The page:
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Re: "simple" buttons - possible without tables?

P: n/a

Hmmm... anyone? :)

Anze
Anze wrote:
Hi!

I am looking for a cleaner solution that would display sth. like this, but
I simply ran out of ideas:
-----
<table border="0" cellpadding="0" cellspacing="0" style="border: 1px solid
#d4d4d4;">
<tr>
<td style="padding: 1px; background-color: #ffffff;">
<input type="submit" value="test 123" style="height: 18px;
background: #e9eaea url(gradient.gif) left top repeat-x; width: auto;
border: none; padding: 0px 10px;" />
</td>
</tr>
</table>
-----

(I have attached an image - a button of height 18px and auto width that
has a white border of 1px and around it a dark-gray border of 1px. The
background of the button must be a gradient image)

I have tried this:
-----
<div class="button">
<input type="submit" class="button" value="test 123" />
</div>
-----
CSS:
-----
div.button {
display: inline;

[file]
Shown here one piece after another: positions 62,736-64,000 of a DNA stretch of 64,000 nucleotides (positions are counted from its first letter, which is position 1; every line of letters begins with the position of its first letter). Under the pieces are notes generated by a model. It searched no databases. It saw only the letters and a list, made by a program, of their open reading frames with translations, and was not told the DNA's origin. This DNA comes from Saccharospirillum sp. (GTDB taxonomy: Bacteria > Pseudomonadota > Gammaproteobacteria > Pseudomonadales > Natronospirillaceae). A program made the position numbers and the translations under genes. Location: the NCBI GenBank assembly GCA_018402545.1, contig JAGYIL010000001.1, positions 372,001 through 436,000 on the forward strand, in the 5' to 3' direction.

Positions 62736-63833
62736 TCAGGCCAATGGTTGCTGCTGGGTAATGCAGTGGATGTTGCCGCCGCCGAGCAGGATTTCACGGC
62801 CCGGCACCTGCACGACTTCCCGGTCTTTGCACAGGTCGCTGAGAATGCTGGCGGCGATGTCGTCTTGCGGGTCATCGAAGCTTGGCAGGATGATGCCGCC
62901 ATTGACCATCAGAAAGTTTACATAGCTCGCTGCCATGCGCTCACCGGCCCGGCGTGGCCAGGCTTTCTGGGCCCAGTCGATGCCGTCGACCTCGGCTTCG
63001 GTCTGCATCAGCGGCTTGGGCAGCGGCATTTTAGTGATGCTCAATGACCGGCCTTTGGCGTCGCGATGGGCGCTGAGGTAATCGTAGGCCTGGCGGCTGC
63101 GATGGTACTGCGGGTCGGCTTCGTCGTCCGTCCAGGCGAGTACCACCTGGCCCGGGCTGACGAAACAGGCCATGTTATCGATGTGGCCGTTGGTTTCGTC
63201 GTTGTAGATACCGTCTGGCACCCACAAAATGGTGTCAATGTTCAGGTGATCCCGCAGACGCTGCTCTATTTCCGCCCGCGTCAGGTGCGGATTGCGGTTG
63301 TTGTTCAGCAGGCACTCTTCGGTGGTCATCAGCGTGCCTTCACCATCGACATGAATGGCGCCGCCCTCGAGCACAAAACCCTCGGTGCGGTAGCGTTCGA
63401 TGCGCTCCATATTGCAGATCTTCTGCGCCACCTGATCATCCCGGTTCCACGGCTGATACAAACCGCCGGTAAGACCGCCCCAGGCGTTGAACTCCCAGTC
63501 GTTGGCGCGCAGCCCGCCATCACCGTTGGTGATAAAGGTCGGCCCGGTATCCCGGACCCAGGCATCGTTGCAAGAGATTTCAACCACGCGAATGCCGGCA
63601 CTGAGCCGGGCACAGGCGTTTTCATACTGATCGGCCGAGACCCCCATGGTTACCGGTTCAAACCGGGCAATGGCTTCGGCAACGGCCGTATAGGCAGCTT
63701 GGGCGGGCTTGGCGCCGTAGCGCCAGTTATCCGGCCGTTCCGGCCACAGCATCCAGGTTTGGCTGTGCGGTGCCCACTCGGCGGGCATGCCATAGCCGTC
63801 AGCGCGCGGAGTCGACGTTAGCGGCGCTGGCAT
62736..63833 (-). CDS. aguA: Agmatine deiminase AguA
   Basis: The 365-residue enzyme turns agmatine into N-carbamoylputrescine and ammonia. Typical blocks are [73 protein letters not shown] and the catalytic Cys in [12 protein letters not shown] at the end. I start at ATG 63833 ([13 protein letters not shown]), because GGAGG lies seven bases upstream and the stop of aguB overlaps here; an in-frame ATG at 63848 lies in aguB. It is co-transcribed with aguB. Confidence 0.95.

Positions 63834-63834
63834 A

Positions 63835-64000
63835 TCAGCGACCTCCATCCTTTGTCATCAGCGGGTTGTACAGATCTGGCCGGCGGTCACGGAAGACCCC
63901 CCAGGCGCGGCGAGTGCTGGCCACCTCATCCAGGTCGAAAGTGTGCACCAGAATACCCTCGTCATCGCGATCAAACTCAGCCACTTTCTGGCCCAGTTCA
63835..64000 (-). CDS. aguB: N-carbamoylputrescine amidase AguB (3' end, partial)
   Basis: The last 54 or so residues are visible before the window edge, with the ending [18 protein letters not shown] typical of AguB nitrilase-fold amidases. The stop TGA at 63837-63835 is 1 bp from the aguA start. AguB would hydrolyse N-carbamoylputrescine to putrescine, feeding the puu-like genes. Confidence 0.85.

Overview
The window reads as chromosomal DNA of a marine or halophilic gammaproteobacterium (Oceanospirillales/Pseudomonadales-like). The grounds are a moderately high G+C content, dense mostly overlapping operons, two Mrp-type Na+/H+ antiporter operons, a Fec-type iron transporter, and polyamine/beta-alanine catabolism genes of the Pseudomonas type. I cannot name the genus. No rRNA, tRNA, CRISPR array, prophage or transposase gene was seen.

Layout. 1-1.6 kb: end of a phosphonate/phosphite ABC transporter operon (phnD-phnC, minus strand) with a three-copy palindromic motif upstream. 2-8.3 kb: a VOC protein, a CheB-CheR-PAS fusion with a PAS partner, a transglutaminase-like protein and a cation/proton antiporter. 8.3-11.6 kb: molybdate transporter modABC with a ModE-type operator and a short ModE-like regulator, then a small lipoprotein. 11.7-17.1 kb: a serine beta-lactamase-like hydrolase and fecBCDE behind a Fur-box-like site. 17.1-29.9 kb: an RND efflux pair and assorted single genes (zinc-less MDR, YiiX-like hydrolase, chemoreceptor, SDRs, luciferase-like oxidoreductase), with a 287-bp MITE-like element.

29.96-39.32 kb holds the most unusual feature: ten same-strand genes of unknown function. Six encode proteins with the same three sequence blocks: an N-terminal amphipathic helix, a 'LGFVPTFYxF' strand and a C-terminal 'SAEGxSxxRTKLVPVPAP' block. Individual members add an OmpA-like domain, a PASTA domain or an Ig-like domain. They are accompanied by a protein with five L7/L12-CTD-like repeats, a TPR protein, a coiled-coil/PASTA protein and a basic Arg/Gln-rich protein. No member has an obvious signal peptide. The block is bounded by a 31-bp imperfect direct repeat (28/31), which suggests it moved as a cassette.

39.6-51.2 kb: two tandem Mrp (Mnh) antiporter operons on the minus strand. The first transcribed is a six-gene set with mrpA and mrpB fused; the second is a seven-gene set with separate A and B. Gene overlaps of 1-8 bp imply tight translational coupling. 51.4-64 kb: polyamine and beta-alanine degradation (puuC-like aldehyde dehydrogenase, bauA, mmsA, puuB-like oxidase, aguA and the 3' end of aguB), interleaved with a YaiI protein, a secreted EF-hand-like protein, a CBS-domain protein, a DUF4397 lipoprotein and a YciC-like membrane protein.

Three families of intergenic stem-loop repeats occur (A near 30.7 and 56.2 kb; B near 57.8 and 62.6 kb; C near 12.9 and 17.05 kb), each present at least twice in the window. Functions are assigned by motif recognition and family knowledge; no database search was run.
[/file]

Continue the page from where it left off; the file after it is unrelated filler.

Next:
border: 1px solid #d4d4d4;
background-color: #ffffff;
padding: 1px;
}
input.button {
background: #e9eaea url(gradient.gif) left top repeat-x;
padding: 0px;
margin: 0px 10px;
border: none;
height: 18px;
line-height: 18px;
}
-----

If div.button is display:block; then I can't set width to auto. On the
other hand if it is inline I can't specify height.

Of course, I am looking for cross-browser no-hacks solution. Otherwise I'd
rather resort to tables. ;)

Is this possible?

I would appreciate some help.

Thanks,

Anze
Oct 7 '08 #1
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10 Replies


P: n/a
Anze wrote:
Hmmm... anyone? :)
No. When you posted an attachment to Usenet, you excluded constructive
discussion - especially since you failed to provide a URL. Well, an absolute
URL, that is.

--
Yucca, http://www.cs.tut.fi/~jkorpela/

Oct 7 '08 #2

P: n/a
>Hmmm... anyone? :)
>
No. When you posted an attachment to Usenet, you excluded constructive
discussion - especially since you failed to provide a URL. Well, an
absolute URL, that is.
Sorry, I thought the mail was clear enough and the image was just an added
bonus.

Here is the URL:
http://users.volja.net/anzesk/usenet/test.html

I would still appreciate any thoughts on this. I can find many workarounds
but not... The Right Way (tm). :)

Thanks,

Anze

Oct 7 '08 #3

P: n/a